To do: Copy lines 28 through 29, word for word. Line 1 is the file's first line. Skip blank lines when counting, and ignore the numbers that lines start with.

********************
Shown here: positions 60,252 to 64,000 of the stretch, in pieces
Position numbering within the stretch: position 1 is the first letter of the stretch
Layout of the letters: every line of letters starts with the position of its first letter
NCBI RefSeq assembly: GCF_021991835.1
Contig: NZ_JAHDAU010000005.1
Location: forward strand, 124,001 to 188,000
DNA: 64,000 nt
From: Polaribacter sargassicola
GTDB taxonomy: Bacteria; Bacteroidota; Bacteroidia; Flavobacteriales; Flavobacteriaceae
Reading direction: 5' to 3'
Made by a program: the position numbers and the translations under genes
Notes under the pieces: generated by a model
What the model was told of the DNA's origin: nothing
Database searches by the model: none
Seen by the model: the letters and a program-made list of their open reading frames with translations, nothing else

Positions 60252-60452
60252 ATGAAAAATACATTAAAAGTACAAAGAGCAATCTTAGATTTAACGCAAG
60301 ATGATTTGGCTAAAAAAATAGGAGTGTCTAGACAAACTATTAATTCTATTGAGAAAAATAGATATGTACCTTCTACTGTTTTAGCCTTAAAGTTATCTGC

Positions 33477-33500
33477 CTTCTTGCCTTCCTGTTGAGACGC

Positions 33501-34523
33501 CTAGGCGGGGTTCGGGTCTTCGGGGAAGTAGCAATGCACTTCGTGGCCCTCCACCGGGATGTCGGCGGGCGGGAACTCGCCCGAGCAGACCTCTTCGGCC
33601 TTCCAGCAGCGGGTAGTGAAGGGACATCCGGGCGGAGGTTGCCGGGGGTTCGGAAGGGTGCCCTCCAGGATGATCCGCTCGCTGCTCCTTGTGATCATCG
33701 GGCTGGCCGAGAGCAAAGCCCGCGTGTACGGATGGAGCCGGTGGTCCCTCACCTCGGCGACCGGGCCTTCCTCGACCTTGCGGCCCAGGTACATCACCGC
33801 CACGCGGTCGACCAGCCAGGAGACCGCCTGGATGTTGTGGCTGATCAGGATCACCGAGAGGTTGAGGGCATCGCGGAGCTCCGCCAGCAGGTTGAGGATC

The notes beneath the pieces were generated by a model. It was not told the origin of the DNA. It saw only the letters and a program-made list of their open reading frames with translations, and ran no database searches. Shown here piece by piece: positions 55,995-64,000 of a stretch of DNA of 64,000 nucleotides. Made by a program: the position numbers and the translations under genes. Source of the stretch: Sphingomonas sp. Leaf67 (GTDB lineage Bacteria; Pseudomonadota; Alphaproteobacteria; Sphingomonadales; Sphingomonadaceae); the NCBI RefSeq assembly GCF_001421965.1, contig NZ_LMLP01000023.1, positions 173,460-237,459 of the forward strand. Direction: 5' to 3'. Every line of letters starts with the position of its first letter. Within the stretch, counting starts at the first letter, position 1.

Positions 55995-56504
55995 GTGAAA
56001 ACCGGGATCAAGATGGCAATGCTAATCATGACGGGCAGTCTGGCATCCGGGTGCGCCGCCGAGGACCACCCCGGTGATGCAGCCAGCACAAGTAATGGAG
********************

55995 GTGAAA
56001 ACCGGGATCAAGATGGCAATGCTAATCATGACGGGCAGTCTGGCATCCGGGTGCGCCGCCGAGGACCACCCCGGTGATGCAGCCAGCACAAGTAATGGAG